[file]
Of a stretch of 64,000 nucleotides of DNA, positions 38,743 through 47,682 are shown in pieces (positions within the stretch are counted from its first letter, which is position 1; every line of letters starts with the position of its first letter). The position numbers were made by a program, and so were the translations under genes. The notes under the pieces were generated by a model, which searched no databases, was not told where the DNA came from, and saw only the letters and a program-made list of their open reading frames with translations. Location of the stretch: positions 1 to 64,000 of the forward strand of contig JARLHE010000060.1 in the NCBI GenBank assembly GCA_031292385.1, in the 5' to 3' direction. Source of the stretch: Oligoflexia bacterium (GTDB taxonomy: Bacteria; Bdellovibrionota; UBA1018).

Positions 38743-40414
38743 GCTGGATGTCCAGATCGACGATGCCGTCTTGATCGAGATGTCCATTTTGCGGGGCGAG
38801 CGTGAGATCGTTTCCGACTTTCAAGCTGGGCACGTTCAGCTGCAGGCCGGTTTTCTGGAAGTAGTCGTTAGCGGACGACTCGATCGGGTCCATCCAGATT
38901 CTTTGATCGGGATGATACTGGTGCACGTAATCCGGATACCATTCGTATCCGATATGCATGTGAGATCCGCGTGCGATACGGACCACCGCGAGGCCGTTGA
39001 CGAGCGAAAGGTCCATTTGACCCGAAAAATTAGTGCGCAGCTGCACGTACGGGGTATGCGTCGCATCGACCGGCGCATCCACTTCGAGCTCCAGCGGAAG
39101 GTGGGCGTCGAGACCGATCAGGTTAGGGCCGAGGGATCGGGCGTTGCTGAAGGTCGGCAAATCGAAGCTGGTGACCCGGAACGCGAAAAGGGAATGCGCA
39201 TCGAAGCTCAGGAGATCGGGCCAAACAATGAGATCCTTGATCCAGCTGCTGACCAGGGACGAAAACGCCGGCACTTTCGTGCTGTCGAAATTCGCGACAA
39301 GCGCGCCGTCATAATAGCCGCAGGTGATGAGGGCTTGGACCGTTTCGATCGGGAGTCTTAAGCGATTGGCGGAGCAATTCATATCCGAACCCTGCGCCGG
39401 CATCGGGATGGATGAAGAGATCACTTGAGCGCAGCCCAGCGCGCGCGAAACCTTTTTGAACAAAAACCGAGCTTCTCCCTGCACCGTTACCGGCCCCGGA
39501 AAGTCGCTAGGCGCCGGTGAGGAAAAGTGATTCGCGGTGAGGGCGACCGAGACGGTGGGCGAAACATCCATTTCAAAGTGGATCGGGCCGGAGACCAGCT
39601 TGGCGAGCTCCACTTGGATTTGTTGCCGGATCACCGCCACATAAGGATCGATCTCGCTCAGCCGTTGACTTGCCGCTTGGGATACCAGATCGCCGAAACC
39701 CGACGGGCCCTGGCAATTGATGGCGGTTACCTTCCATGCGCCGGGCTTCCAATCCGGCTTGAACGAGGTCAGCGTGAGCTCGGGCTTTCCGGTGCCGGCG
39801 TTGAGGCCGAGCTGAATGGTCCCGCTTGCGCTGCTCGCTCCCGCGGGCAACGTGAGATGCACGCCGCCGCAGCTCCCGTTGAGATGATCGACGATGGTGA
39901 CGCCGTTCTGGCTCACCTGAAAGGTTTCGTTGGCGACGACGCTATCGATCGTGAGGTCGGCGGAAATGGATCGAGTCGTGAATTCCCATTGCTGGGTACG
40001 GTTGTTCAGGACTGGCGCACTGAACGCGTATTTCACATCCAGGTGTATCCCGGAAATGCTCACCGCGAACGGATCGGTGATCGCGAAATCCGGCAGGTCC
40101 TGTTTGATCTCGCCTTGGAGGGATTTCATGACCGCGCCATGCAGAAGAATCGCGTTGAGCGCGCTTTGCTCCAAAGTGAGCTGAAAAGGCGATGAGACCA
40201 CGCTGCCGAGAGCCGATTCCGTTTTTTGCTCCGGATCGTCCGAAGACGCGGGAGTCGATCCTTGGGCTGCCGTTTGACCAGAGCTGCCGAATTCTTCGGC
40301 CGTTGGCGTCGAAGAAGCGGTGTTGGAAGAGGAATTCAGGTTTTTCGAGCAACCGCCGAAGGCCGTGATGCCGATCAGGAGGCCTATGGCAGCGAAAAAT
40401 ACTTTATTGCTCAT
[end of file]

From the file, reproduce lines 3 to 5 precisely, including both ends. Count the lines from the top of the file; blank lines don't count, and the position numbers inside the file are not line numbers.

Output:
38743 GCTGGATGTCCAGATCGACGATGCCGTCTTGATCGAGATGTCCATTTTGCGGGGCGAG
38801 CGTGAGATCGTTTCCGACTTTCAAGCTGGGCACGTTCAGCTGCAGGCCGGTTTTCTGGAAGTAGTCGTTAGCGGACGACTCGATCGGGTCCATCCAGATT
38901 CTTTGATCGGGATGATACTGGTGCACGTAATCCGGATACCATTCGTATCCGATATGCATGTGAGATCCGCGTGCGATACGGACCACCGCGAGGCCGTTGA